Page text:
Organizationally it’s been a challenge keeping all of the submissions straight. That’s why the presentation of the top entries is listed as a set of galleries. More info on each is available on their associated update posts. Congratulations to all! We want to do more giveaways in this same spirit (with different prize hardware and submission themes each time). If you’re interested in that please let us leave your words of encouragement in the comments.
Continue reading “Trinket Contest Winners”
[Paul] recently purchased an inexpensive USB power pack, hoping to use it for powering small electronics projects. Unfortunately it has been designed to only stay on when a device is drawing a lot of power (like charging a cell phone), so he set out to fix it.
He started by experimenting to see just how much current is required to keep the battery pack on, and for how long. Testing a few resistors he discovered that a 22 ohm one will keep the power supply on indefinitely. If there’s no load, it only remains powered on for about 13 seconds. Now you can’t just hook up the 22 ohm resistor to a 5V power supply for the sake of keeping it on — that would draw 1.1watts and get very hot!
His next step was to determine how long the load needs to be on for, and at what interval in order to keep the power supply active. He created a test circuit using a Teensy microcontroller and determined that a 20ms pulse every 1.4 seconds was enough to keep it on — any less and it would switch off after a few minutes. The final transistor based circuit draws about 222mA — but at a 1.6% duty cycle, resulting in only a 3.5mA draw! [Paul] suspects the switching power supply inside battery pack probably draws more than that! He can’t take all the credit though, he learned of the idea from a forum post — but he certainly has made a very nice write up for people to follow in his footsteps!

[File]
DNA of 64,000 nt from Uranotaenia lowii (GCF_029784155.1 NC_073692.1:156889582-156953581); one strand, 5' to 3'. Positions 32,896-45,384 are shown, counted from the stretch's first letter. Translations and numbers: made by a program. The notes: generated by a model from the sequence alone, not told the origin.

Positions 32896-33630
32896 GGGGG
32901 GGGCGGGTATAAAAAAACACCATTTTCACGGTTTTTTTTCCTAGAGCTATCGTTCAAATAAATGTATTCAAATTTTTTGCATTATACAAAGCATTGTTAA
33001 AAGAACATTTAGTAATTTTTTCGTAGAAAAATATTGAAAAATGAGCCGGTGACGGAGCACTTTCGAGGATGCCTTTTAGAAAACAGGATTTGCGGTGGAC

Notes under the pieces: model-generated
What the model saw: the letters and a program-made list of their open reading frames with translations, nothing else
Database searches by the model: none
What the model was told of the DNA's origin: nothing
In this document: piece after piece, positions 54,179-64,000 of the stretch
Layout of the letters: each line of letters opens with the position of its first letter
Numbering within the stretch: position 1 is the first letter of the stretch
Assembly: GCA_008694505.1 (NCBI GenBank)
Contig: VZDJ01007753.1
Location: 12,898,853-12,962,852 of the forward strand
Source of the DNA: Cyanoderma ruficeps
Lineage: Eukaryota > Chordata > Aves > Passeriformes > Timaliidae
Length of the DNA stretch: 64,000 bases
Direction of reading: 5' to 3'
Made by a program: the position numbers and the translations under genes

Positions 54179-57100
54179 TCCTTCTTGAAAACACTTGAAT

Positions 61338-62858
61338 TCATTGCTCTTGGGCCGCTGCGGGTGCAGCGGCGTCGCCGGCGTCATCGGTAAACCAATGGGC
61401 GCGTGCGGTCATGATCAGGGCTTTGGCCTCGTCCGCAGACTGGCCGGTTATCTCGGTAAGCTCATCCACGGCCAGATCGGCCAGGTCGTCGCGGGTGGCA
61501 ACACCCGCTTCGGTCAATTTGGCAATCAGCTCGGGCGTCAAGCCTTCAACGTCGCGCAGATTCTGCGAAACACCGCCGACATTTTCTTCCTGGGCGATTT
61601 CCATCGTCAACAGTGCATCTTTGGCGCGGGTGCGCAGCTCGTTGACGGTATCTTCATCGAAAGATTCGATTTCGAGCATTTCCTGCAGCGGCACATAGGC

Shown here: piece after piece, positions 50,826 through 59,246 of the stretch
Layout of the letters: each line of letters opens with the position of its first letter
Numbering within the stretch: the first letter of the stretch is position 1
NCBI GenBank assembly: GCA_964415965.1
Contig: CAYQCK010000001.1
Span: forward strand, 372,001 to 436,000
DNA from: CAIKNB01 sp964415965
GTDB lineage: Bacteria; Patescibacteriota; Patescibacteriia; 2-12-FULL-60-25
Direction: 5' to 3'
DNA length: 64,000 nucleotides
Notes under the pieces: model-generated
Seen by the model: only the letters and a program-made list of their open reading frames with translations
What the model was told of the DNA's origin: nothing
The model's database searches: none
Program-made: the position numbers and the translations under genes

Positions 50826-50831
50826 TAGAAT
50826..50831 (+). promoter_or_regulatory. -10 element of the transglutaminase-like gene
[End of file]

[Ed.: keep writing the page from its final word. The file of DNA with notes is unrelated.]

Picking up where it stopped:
Now that’s a good old fashioned product hack!
3D printers, or even small CNC routers may seem like relatively easy machine tools to obtain for your hackerspace or garage. They are both very useful, but at some point you may want to start working with round parts (or convert square-ish items into round parts). For this, there is no better tool than a lathe. You can buy a small and relatively cheap lathe off of any number of distributors, but what if you were to get a good deal on a larger lathe? Where would you even start?
In my case, I was offered a lathe by a shop that no longer had a use for it. Weighing in at 800 pounds and using 3 phase power, this South Bend Lathe might have been obtained economically, but getting it running in my garage seemed like it would be a real challenge. It definitely was, but there are a few mistakes that I’ve made that hopefully you can avoid.
Continue reading “A New Old Lathe for your Hackerspace or Garage”
[Mark] recently finished his latest project, where he encrypts wireless communications between the new Intel Galileo and a Texas Instruments MSP430. The wireless interfaces used are the very common nRF24L01+ 2.4GHz transceivers, that had a direct line of sight 15 feet range during [Mark]’s tests. In his demonstration, the MSP430 sends an encrypted block of data representing the state of six of its pins configured as inputs. This message is then received by a sketch running on the Galileo and stored in shared memory. A python script then wakes up and is in charge of decrypting the message. The encryption is done using AES-128bits in Electronic Codebook mode (ECB) and semaphores are used to prevent simultaneous accesses to the received data. As it is the first project using an Intel Galileo we received, don’t hesitate to send us a tip if you found other ones.